Women with twins have an a priori increased risk for many of the complications associated with maternal obesity. Thus, the impact of maternal obesity in twins may differ from that reported in singletons. In addition, given the increased metabolic demands in twin pregnancies, the impact of maternal underweight may be greater in twin compared with singleton gestations. Our objective was to test the hypothesis that the relationship between maternal pre-pregnancy body mass index (BMI) and adverse pregnancy outcomes differ between twin and singleton gestations.
This was a retrospective population-based study of all women who had a singleton or twin hospital birth in Ontario, Canada, between April 2012 and March 2016. Data were obtained from the Better Outcomes Registry & Network (BORN) Ontario. The relationship between maternal BMI category and pregnancy complications was assessed separately in twin and singleton gestations. The primary outcome was a composite variable that included any of the following complications: preeclampsia, gestational diabetes, or preterm birth before 320/7 weeks. Relative risk (aRR) and 95% confidence intervals (CI) for adverse outcomes for each BMI category as defined by WHO (using normal weight category as reference) were generated using modified Poisson regression, adjusting for maternal age, nulliparity, smoking, previous preterm birth, and fetal sex.
A total of 487,870 women with singleton (n = 480,010) and twin (n = 7860) pregnancies met the inclusion criteria. The risk of the composite primary outcome, preeclampsia, gestational diabetes, and cesarean delivery increased with high maternal BMI in both singleton and twin gestations, but these associations were weaker in twin compared with singleton gestations (association of BMI ≥ 40.0 kg/m2 with primary outcome: aRR = 3.10, 95%-CI 2.96–3.24 in singletons compared with aRR = 1.74, 95%-CI 1.37–2.20 in twins). In singleton pregnancies the risk of preterm birth at < 320/7 weeks increased with maternal BMI, mainly due to an increased risk of provider-initiated preterm birth. In twin gestations, however, underweight (but not overweight or obesity) was associated with the greatest risk of preterm birth at < 32 weeks (aRR 1.67, 95%-CI 1.17–2.37), mainly due to an increased risk of spontaneous preterm birth (aRR 2.10, 95%-CI 1.44–3.08).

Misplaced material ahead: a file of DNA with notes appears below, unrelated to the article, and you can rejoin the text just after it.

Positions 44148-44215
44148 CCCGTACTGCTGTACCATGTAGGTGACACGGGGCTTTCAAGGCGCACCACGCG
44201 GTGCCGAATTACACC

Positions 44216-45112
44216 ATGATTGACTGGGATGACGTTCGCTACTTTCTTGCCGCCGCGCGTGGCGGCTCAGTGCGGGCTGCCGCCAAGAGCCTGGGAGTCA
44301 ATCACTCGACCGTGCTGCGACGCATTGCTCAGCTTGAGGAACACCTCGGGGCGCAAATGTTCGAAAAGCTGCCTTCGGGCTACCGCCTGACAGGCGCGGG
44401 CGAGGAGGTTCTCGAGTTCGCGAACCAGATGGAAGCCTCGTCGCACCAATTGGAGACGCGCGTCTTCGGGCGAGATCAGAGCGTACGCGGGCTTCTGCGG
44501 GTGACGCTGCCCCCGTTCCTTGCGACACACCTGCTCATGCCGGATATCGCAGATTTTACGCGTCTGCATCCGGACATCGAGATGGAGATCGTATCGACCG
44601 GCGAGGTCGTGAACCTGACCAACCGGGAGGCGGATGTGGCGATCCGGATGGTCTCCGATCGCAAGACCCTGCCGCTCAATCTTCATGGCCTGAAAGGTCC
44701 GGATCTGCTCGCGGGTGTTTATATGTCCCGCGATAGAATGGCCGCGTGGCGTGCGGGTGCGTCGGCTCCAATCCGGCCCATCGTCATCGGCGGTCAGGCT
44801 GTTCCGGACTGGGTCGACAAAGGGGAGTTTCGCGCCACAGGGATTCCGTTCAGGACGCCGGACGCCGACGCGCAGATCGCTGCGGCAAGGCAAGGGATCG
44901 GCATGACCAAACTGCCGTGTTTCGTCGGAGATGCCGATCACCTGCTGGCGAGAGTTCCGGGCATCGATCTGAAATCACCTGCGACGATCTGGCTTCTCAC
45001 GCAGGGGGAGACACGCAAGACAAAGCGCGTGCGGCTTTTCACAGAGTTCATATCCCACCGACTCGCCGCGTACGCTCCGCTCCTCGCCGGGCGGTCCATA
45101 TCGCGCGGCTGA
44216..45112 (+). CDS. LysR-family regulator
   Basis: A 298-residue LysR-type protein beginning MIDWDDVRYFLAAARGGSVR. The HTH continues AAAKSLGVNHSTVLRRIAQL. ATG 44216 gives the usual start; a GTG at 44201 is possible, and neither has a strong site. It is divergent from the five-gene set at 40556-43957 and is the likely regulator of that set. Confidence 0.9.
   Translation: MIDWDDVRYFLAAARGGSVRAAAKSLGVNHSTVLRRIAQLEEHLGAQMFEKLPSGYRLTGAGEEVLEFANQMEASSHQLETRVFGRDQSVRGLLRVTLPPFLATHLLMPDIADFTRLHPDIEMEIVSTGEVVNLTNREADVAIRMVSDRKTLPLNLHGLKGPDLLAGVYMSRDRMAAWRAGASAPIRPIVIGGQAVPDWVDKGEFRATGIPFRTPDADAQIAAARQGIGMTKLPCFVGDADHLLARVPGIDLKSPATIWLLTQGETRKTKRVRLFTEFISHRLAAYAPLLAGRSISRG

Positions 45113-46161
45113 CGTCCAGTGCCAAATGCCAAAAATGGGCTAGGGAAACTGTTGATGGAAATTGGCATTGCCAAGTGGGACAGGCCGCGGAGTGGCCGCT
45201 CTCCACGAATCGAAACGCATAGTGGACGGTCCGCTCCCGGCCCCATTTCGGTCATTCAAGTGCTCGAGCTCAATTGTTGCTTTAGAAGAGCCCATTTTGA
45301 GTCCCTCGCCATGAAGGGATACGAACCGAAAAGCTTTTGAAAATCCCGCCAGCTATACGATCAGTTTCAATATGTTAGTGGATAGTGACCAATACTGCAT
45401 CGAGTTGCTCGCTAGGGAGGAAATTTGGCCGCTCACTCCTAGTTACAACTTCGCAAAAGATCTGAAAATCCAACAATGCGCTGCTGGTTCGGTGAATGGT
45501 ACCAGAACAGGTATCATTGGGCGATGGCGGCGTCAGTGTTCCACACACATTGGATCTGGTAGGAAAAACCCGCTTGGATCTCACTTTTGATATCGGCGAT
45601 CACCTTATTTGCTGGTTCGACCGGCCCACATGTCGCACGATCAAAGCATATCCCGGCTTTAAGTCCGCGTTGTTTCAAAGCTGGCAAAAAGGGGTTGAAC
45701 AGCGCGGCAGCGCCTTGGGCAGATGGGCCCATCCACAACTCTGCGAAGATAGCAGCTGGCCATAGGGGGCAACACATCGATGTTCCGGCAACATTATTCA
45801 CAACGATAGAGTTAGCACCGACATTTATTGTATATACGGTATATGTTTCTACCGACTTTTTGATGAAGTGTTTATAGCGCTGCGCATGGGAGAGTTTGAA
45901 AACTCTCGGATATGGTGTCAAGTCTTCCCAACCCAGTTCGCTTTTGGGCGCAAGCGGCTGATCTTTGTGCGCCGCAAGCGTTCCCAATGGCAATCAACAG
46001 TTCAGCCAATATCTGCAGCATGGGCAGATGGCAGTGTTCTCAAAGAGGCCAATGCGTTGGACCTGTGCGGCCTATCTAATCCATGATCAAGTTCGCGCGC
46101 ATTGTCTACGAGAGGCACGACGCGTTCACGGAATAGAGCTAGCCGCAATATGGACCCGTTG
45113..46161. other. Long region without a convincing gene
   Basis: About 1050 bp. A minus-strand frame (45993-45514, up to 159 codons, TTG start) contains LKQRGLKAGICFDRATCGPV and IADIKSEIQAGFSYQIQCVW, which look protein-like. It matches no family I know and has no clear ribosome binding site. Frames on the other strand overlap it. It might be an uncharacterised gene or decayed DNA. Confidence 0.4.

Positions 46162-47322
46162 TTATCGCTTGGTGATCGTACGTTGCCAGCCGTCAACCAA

In healthy women with twin pregnancies, underweight is associated with the greatest risk for preterm birth, while the association of maternal obesity with adverse pregnancy outcomes is weaker than that observed in singletons.
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This study was funded by the Canadian Institute of Health Research (CIHR) (Grant#146442; Non-communicable Diseases in Obstetrics: Improving Quality of Care and Maternal-infant Outcomes Through an Obstetrical Research Network). Matched funding was provided by the Department of Obstetrics and Gynecology at the University of Toronto, McMaster University, Sunnybrook Research Institute, and Providence St. Joseph’s and St. Michael’s Healthcare. Dr. Sarah D. McDonald is supported by a Tier II Canada Research Chair. Dr. Beth Murray-Davis is supported by a Hamilton Health Sciences Early Career Award. None of the funding agencies had any role in the idea, design, analyses, interpretation of data, writing of the manuscript or decision to submit the manuscript.
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